• profile

    marinaluglio

    • 22/Aug/2012 12:41:49

    Beautiful picture!!!

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    Swordscookie

    • 22/Aug/2012 12:51:08

    http://www.flickr.com/photos/vab2009 ("The name on the closest paddle steamer seems to be ".......... Fox") I am pretty certain that Nialls comment that the White Star Line had two tenders including Flying Fox is correct and that the tender you mention is Flying Fox. I may be deluding myself but I am sure I can see "Flying" partly obscured on the bow. Those two ships out in the harbour appear to be much larger in size that the Warspite, if you look at how far away they are and compare size of the surroundings they appear to be a lot bigger. On Warspite there appears to be some structure on the gunwale like a tube shaped object running along part of the length. In later ships there was a period when they put tubes at sea level to reduce the effects of torpedo's - it didn't work! Was this something similar?

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    Niall McAuley

    • 22/Aug/2012 12:56:36

    According to this History of Tyne Tugs site, the Flying Fox paddle tug was completed in 1885, and belonged to the Clyde Shipping Company up to WW1.

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    Vab2009

    • 22/Aug/2012 12:58:42

    http://www.flickr.com/photos/gnmcauley Well done! http://www.flickr.com/photos/swordscookieIt was Flying Fox and Flying Fish I hunted for. I 'll have another go :-))

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    B..........

    • 22/Aug/2012 13:12:14

    Great photo!

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    derangedlemur

    • 22/Aug/2012 14:01:56

    http://www.flickr.com/photos/swordscookie That's probably spaced armour but it's not an anti-torpedo measure - it's too far above the waterline.

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    derangedlemur

    • 22/Aug/2012 14:09:01

    There's a thing that looks like a beached single funneled ship with two masts above the warspite's foremast, but it doesn't look like either the Xema or the Puffin (based on two images I found on the web).

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    Scadán Dearg

    • 22/Aug/2012 15:06:11

    http://www.flickr.com/photos/swordscookie On the tube like structure. It appears to be an integral part of the superstructure. It may be the housing for broadside guns. There are a number of openings along the side that seem to be covered with canvas. From looking at design of other ships of a similar vintage, guns at deck level were common enough.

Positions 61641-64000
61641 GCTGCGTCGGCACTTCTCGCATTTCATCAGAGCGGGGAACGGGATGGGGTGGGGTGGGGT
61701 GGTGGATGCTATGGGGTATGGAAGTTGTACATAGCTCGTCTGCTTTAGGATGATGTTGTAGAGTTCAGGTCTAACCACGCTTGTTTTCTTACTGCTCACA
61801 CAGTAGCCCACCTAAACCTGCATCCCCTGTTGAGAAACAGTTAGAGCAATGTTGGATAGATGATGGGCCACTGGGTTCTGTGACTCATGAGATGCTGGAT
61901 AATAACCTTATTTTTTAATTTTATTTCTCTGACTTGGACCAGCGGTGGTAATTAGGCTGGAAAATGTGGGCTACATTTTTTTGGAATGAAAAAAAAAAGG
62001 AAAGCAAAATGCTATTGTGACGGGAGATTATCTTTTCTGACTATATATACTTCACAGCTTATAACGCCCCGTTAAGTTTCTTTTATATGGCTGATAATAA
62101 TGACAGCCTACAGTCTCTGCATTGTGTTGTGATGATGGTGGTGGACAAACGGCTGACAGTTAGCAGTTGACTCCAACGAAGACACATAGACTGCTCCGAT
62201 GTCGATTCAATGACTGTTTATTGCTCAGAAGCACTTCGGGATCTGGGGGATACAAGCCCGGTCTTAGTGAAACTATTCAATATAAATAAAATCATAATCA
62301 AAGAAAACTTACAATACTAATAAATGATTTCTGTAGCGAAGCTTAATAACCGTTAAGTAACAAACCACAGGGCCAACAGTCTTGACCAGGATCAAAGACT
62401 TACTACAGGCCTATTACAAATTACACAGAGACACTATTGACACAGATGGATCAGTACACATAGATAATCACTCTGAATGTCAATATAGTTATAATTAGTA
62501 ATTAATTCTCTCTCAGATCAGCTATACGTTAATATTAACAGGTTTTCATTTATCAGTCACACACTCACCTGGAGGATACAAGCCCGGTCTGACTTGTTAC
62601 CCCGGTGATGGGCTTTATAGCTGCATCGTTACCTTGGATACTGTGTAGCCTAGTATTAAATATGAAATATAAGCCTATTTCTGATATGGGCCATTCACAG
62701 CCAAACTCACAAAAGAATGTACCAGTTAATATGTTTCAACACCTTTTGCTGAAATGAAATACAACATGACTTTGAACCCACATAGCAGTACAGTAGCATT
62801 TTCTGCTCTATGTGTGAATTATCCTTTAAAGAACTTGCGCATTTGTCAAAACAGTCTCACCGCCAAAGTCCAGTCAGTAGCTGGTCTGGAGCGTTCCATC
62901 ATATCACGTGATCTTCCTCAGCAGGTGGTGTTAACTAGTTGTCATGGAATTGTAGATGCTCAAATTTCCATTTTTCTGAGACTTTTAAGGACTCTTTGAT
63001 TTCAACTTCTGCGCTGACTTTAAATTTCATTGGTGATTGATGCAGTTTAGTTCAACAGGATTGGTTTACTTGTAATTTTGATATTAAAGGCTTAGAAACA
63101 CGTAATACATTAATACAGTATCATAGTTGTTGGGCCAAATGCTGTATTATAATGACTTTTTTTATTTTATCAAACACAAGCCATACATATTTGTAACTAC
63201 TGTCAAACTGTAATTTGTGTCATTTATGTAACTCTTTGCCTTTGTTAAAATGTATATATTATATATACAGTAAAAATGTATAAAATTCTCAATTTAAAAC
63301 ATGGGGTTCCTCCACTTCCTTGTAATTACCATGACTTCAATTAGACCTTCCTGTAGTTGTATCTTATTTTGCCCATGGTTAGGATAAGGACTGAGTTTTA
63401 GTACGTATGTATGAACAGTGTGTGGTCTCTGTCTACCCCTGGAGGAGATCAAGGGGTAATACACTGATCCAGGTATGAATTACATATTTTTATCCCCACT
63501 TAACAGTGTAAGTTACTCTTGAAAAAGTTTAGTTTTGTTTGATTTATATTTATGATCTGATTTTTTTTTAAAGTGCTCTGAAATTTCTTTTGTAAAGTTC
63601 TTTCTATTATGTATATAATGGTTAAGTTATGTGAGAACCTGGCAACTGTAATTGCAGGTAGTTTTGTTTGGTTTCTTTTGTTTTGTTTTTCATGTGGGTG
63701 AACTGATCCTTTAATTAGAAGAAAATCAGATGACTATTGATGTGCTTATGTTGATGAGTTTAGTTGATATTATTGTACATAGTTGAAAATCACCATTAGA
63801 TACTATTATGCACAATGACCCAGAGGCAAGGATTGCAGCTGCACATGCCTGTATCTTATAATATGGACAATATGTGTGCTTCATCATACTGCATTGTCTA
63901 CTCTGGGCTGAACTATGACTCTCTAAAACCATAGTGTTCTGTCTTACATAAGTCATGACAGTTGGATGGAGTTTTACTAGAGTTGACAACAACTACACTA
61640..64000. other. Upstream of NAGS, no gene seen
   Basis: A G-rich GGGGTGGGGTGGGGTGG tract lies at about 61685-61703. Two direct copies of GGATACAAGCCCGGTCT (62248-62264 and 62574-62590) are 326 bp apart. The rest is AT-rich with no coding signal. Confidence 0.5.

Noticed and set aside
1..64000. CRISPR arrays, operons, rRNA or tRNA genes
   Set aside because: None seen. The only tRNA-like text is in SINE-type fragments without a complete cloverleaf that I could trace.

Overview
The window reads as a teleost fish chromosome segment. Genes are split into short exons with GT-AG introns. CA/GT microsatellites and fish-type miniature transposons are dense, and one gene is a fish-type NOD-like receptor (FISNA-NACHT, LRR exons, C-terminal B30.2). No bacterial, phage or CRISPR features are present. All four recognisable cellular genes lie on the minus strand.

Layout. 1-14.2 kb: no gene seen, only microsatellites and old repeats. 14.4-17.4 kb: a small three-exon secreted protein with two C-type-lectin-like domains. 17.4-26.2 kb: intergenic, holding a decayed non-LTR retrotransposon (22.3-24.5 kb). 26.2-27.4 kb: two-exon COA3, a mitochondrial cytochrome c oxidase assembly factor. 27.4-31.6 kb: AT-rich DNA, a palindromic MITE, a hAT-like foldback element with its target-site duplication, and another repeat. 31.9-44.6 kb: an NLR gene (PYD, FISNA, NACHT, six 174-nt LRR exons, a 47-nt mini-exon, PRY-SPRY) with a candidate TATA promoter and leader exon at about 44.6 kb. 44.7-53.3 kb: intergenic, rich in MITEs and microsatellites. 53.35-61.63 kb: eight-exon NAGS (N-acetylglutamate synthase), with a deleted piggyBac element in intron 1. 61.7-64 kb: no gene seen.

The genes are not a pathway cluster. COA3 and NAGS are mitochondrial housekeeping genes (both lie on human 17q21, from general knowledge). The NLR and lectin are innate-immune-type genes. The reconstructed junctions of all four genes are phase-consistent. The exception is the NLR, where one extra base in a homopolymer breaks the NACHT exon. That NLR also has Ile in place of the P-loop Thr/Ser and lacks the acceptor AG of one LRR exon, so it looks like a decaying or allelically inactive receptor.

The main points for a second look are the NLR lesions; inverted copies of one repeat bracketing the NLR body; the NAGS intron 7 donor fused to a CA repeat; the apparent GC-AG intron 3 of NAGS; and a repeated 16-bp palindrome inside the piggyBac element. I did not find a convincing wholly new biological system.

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    Niall McAuley

    • 22/Aug/2012 15:28:37

    [http://www.flickr.com/photos/[email protected]] Here's a diagram of the Imperieuse class showing the deck level gunports and the armour.

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    National Library of Ireland on The Commons

    • 22/Aug/2012 16:14:48

    http://www.flickr.com/photos/vab2009 Checked on original - the nearest steamer is definitely called Flying Fox... http://www.flickr.com/photos/vab2009

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    National Library of Ireland on The Commons

    • 22/Aug/2012 16:17:11

    http://www.flickr.com/photos/alimarante http://www.flickr.com/photos/swordscookie Thank you, gentlemen, much appreciated! Shamelessly showed compliment to my guv'nor an' all, I did... :)

  • profile

    Scadán Dearg

    • 22/Aug/2012 16:18:37

    http://www.flickr.com/photos/gnmcauley Thanks Niall!

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    National Library of Ireland on The Commons

    • 22/Aug/2012 16:20:05

    http://www.flickr.com/photos/gnmcauley Thanks for location, Niall

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    National Library of Ireland on The Commons

    • 22/Aug/2012 16:24:56

    Brilliantly narrow date - 1893-1896! We'll go with 1894 for the moment (more or less splitting the difference). Thanks a million, everyone. Oh, just thought - is no. 89 on the locomotive engine any good for dating??

  • profile

    Swordscookie

    • 22/Aug/2012 16:44:08

    http://www.flickr.com/photos/nlireland Where's the Flying Snail when you need him? (that always brings them out to do their thing!)

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    Niall McAuley

    • 22/Aug/2012 16:45:36

    I took a quick look in wikipedia, but I can't make anything from Loco 89. Wait! Spoke too soon: random googling throws up this photo GSWR/GSR clss 60/D14 No 89, designed by Aspinall, and built 1886 at Dublin Inchicore works. Rebuilt in 1925 and again in 1936 with Belpaire Z type boiler.(reclassified to class D13 from 1925 to 1933) Seen here at Limerick shed, with a large white circle on the tender to indicate to signalmen, "fitted for oil burning" Withdrawal came in 1960

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    National Library of Ireland on The Commons

    • 22/Aug/2012 16:49:00

    http://www.flickr.com/photos/swordscookie It's like waiting outside someone's house until they're finished their tea, and can come out to play!

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    National Library of Ireland on The Commons

    • 22/Aug/2012 16:50:27

    http://www.flickr.com/photos/gnmcauley Not to worry! 1893-96 is a million times better than 1865-1914. Tomorrow is another day (bringing more lovely ships)... Aaaand, before I'd finished my comment, back you came with more! :D

  • profile

    DannyM8

    • 22/Aug/2012 19:56:24

    Great work everyone and great picture.

  • profile

    FrigateRN

    • 22/Aug/2012 21:06:27

    http://www.flickr.com/photos/swordscookie WHAT HE SAID!

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    Swordscookie

    • 23/Aug/2012 07:49:18